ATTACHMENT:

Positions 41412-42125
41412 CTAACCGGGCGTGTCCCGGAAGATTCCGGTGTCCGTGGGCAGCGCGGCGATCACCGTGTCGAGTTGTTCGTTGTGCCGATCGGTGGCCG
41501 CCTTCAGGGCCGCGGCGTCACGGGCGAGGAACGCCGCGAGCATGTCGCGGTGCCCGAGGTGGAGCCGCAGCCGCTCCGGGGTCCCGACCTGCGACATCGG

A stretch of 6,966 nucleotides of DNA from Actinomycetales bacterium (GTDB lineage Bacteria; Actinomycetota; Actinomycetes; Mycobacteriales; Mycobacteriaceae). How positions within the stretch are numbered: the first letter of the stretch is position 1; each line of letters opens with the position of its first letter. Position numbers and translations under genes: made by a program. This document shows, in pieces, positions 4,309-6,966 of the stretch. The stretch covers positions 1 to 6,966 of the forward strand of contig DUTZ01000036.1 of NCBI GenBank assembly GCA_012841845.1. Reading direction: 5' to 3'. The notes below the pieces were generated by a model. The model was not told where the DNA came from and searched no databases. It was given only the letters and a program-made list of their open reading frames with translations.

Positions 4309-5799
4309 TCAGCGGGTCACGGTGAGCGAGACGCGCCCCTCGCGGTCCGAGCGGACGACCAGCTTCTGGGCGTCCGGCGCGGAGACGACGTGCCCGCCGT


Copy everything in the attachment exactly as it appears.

Positions 41412-42125
41412 CTAACCGGGCGTGTCCCGGAAGATTCCGGTGTCCGTGGGCAGCGCGGCGATCACCGTGTCGAGTTGTTCGTTGTGCCGATCGGTGGCCG
41501 CCTTCAGGGCCGCGGCGTCACGGGCGAGGAACGCCGCGAGCATGTCGCGGTGCCCGAGGTGGAGCCGCAGCCGCTCCGGGGTCCCGACCTGCGACATCGG

A stretch of 6,966 nucleotides of DNA from Actinomycetales bacterium (GTDB lineage Bacteria; Actinomycetota; Actinomycetes; Mycobacteriales; Mycobacteriaceae). How positions within the stretch are numbered: the first letter of the stretch is position 1; each line of letters opens with the position of its first letter. Position numbers and translations under genes: made by a program. This document shows, in pieces, positions 4,309-6,966 of the stretch. The stretch covers positions 1 to 6,966 of the forward strand of contig DUTZ01000036.1 of NCBI GenBank assembly GCA_012841845.1. Reading direction: 5' to 3'. The notes below the pieces were generated by a model. The model was not told where the DNA came from and searched no databases. It was given only the letters and a program-made list of their open reading frames with translations.

Positions 4309-5799
4309 TCAGCGGGTCACGGTGAGCGAGACGCGCCCCTCGCGGTCCGAGCGGACGACCAGCTTCTGGGCGTCCGGCGCGGAGACGACGTGCCCGCCGT